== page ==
The arrival of Mr. Harvey, who has served for the past five years as vice president of the Center for Advancement of Racial and Ethnic Equity at the American Council
on Education, fulfills a key recommendation of the President’s Commission on Diversity and Equity, which issued its report in October 2004.
For progress toward these and many other goals, we owe a debt of gratitude to our Board of Visitors. Through their actions and advocacy, the Visitors have taken the
University in bold new directions while upholding the values that define its quality and character. We are fortunate that Gordon Rainey (College ’62, Law ’67), who
stepped down after a wonderfully effective term as Rector, has agreed to head our new campaign. As chair of the Campaign Executive Committee, he is leading a
distinguished body of alumni, parents, and friends in an endeavor that will position us where we belong—in the company of the world’s best universities. Now in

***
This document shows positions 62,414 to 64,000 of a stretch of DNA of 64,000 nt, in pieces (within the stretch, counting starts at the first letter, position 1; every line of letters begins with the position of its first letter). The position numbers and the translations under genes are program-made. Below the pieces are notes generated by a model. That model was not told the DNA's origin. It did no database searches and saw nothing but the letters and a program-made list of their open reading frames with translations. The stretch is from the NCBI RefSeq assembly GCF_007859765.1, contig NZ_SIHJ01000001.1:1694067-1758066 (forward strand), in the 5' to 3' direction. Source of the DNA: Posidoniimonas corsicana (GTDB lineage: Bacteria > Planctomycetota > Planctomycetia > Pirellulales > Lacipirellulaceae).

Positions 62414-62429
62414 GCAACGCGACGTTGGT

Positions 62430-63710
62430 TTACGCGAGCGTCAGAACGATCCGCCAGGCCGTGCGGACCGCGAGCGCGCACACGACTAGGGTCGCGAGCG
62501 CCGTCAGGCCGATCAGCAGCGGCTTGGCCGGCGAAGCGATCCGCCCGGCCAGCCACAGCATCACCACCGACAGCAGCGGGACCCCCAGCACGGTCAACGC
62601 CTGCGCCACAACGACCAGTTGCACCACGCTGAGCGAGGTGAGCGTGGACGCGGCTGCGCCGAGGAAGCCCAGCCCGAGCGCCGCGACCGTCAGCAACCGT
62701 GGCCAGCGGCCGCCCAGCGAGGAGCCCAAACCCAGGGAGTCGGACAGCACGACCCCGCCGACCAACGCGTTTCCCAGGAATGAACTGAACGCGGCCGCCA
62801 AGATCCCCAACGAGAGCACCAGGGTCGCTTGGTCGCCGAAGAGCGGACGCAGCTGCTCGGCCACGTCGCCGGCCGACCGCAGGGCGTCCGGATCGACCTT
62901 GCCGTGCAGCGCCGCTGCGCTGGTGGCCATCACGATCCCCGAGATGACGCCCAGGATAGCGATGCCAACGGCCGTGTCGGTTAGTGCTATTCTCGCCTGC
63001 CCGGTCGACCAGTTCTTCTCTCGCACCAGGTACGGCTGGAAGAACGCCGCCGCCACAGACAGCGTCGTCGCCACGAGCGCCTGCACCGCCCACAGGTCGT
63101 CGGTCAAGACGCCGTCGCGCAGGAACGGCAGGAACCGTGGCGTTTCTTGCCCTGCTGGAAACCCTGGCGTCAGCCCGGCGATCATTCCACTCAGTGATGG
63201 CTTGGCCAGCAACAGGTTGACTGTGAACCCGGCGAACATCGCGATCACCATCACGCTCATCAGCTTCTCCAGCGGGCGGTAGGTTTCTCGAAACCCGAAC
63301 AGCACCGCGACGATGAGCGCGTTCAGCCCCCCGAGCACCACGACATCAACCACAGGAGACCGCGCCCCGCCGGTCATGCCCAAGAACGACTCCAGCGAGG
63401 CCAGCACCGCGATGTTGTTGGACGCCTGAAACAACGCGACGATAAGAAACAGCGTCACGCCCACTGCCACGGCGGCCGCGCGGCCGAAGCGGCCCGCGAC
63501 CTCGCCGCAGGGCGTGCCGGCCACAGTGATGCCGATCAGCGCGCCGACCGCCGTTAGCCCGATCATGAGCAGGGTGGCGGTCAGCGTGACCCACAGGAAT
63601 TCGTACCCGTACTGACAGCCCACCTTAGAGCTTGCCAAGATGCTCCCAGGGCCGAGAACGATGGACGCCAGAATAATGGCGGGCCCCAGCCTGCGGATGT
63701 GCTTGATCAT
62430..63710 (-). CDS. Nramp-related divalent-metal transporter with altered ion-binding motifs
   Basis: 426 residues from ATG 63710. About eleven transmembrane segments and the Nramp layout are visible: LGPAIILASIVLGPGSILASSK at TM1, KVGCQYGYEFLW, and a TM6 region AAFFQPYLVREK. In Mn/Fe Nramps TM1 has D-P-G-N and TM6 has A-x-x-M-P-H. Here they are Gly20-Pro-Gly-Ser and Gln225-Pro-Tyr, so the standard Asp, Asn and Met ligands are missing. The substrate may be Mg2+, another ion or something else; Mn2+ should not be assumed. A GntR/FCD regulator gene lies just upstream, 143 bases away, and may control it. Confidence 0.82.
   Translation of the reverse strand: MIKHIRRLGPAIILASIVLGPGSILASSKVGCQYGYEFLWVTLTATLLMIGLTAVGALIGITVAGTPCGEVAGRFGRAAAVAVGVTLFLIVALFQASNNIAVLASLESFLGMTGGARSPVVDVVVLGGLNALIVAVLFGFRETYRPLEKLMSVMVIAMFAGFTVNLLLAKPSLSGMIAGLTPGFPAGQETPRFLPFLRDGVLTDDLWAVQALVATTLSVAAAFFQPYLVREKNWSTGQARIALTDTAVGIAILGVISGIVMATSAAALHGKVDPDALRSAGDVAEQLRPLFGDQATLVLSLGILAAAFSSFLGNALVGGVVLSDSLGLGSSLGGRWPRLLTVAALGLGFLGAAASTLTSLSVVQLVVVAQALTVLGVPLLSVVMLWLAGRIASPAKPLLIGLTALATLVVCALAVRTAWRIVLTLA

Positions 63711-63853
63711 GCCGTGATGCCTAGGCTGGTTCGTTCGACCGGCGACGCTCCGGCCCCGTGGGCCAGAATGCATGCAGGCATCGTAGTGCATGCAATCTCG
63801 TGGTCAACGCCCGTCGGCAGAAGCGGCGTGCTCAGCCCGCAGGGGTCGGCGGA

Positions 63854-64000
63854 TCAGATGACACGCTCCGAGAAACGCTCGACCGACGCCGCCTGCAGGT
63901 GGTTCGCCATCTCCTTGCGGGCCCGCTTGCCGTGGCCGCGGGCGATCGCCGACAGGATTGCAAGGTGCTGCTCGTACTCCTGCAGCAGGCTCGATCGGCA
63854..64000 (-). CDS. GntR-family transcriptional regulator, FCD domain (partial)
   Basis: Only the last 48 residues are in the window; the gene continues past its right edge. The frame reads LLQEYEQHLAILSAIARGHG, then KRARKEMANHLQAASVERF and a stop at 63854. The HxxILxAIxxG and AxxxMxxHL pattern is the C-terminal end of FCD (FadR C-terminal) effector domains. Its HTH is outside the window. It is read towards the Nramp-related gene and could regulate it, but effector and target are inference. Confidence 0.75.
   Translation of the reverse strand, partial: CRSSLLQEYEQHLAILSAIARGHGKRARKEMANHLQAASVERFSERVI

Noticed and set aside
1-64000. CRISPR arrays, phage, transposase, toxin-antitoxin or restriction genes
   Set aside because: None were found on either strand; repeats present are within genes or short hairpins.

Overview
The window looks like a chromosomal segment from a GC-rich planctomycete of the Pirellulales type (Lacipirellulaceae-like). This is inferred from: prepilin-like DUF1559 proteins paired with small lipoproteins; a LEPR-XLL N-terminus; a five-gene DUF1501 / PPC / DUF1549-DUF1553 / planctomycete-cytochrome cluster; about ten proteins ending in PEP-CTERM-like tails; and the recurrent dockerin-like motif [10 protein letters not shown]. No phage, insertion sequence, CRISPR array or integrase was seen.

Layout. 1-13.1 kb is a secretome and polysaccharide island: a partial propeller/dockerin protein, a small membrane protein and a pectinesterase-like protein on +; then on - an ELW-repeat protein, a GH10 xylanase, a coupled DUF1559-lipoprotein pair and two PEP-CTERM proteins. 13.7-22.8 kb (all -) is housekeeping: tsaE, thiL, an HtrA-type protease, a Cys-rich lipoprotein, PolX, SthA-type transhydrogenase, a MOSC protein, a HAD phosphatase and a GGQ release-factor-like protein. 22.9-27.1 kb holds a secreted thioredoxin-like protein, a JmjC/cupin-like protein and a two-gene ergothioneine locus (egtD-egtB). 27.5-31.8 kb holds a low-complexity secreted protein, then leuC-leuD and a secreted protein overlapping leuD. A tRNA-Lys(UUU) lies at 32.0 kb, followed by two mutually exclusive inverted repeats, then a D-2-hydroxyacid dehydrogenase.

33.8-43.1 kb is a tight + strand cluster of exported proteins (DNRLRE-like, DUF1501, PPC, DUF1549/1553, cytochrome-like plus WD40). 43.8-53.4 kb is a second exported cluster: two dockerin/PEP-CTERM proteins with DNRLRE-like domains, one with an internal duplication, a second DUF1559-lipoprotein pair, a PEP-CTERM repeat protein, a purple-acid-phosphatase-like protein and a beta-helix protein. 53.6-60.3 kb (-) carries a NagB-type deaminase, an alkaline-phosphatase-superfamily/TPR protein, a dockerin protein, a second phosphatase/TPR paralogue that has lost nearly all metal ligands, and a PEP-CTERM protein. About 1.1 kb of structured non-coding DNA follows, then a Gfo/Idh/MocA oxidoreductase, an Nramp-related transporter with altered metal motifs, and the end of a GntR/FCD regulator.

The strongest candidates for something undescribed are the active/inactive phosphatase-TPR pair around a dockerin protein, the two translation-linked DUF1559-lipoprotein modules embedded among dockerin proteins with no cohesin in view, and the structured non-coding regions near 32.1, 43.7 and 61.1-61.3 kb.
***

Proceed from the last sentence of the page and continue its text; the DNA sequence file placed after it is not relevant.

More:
its nucleus phase, the campaign has already raised more than $850 million toward an anticipated $3 billion goal.
As we celebrated achievements this year, we also celebrated anniversaries. The Curry School of Education, created by a visionary president, Edwin Alderman,
observed its centennial. The Darden Graduate School of Business Administration and the University’s College at Wise, the legacy of another visionary president,
Colgate Darden, both marked their fiftieth anniversaries. Madison House, the organization through which thousands of students engage in volunteer service,
turned thirty-five. The Miller Center of Public Affairs is celebrating thirty years of shedding light on the American presidency. The Jefferson Scholars Program,
which has brought us some of our most capable student leaders, is now a quarter-century old. Today, each of these schools and programs is thriving, and each adds
immeasurably to the blessings Mr. Jefferson hoped his University would provide.
JOHN T. CASTEEN, III